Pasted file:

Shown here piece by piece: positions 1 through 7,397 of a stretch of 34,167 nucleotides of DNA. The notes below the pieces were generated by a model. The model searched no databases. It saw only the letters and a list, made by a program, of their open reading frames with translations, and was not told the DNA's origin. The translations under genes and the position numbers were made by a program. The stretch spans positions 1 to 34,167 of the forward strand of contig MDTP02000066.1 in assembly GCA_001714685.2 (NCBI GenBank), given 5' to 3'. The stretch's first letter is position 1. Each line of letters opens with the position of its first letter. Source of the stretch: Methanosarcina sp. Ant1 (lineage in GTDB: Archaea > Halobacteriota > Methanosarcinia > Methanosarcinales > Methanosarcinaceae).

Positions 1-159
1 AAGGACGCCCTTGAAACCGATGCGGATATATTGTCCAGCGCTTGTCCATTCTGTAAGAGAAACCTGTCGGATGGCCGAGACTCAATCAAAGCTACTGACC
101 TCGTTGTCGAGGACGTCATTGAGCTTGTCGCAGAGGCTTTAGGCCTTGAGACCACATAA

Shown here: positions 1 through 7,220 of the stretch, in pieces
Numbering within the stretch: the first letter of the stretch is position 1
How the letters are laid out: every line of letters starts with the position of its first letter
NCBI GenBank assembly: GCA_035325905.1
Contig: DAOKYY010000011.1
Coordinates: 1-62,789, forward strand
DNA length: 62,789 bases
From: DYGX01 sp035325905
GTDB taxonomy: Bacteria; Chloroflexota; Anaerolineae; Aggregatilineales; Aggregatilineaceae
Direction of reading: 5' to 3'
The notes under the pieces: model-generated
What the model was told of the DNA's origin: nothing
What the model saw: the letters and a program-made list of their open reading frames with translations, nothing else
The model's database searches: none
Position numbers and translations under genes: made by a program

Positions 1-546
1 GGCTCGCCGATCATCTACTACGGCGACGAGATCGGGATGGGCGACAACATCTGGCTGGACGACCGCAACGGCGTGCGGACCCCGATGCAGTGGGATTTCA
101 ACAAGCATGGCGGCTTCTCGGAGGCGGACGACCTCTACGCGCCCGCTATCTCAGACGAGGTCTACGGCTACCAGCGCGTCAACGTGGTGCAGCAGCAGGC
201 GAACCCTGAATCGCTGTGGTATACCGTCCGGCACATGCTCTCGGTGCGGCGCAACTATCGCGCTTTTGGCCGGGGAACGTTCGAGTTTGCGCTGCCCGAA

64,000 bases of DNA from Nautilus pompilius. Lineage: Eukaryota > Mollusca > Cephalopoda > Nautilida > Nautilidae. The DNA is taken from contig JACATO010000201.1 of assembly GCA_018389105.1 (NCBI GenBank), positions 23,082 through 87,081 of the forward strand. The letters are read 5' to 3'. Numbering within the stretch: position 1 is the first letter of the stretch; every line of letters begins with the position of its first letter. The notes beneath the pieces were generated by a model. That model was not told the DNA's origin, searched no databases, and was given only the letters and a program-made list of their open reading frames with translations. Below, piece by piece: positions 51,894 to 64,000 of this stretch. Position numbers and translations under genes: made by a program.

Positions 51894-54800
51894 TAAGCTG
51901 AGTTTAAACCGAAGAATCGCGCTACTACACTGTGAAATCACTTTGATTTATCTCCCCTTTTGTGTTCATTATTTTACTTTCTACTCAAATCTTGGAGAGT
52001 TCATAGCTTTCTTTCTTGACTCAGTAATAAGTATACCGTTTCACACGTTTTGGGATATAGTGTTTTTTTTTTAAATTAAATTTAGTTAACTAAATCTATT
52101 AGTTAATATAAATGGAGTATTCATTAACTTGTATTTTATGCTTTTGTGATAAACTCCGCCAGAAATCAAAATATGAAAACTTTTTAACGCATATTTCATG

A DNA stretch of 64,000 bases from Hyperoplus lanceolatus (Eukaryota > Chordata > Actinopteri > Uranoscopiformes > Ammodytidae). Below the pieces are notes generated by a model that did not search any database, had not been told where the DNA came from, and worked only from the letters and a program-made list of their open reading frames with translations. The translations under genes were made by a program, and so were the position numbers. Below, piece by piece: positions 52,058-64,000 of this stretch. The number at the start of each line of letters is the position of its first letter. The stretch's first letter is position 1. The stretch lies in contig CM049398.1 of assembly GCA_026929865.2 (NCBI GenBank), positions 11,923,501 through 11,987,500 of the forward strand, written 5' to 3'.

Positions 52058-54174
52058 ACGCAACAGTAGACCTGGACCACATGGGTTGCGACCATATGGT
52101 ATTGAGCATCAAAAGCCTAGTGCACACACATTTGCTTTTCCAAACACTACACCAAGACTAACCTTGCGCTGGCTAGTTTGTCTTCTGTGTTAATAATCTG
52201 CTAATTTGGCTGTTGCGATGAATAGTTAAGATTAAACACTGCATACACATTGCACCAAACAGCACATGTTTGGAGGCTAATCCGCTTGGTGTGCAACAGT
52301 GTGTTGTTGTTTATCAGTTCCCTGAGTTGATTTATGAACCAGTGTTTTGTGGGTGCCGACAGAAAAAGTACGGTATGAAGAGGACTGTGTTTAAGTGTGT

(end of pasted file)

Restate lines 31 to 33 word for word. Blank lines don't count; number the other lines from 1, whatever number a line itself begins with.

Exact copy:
Positions 52058-54174
52058 ACGCAACAGTAGACCTGGACCACATGGGTTGCGACCATATGGT
52101 ATTGAGCATCAAAAGCCTAGTGCACACACATTTGCTTTTCCAAACACTACACCAAGACTAACCTTGCGCTGGCTAGTTTGTCTTCTGTGTTAATAATCTG